Take control of Geralt of Rivia, battle hordes of enemies and chase a regicidal witcher in this sweeping role-playing game. | MCT CAMPUS

Blake Mycoskie shares his experience creating a socially conscious business. | MCT CAMPUS

Courtney Rogin staff writer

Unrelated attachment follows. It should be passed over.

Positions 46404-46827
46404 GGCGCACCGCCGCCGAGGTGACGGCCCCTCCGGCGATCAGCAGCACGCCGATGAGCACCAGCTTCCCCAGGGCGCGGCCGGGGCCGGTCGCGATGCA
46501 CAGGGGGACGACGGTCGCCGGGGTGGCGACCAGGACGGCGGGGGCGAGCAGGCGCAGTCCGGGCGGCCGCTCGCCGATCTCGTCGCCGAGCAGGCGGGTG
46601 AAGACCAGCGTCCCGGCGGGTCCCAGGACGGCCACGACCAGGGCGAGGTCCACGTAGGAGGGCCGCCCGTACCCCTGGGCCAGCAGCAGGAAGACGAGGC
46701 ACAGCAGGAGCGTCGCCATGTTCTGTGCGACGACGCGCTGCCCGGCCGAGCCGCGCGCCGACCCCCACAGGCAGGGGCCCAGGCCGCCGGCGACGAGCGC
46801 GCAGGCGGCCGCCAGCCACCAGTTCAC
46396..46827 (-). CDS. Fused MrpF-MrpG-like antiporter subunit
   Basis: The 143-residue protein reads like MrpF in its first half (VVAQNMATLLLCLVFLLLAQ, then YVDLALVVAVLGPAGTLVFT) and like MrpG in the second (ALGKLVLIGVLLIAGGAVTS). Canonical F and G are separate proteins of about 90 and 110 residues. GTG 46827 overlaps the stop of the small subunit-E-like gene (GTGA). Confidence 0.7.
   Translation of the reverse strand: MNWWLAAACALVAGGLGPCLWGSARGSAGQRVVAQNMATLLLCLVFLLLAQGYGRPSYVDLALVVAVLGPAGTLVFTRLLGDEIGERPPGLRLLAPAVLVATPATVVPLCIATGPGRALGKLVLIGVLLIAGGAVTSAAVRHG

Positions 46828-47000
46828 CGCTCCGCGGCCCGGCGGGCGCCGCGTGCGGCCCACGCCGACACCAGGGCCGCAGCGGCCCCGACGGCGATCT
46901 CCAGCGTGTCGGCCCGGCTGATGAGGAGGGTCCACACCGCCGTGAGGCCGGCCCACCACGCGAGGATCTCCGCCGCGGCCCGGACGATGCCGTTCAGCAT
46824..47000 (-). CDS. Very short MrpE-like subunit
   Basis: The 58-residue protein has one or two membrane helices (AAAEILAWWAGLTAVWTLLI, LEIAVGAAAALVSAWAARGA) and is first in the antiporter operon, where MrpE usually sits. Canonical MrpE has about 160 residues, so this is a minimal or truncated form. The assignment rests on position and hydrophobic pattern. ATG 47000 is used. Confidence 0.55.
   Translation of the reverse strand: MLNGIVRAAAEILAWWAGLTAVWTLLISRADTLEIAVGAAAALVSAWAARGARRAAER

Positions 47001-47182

& Isabella Place staff writer TOMS shoes are nearly as common as a pair of Converse for today’s college students. Blake Mycoskie’s book, “Start Something That Matters,” is a great guide for learning about the story behind TOMS and for gaining insight and advice from the man behind the “One for One” campaign. The story itself reads more like a business guide than a chronology of Mycoskie’s life. Readers will quickly find any of the chapters can be taken out and read separately. Every chapter provides valuable tips and insight for those looking to start their own company. Each section outlines a principle that Mycoskie finds pivotal, such as “find your story.” Mycoskie also draws on anecdotal examples from other companies that have had similar success stories, so it’s not just the TOMS story being told. The first half of the fairly quick read introduces Mycoskie and TOMS to the reader. It begins by telling the tale of the company and its rise to success. Though important to Mycoskie’s overall narrative, the story plays a small role in the usefulness of the book. The other few chapters deal with the beginning of an idea, how to create it and how to harness it. The second half of Mycoskie’s book further encourages the importance of starting something immediately, by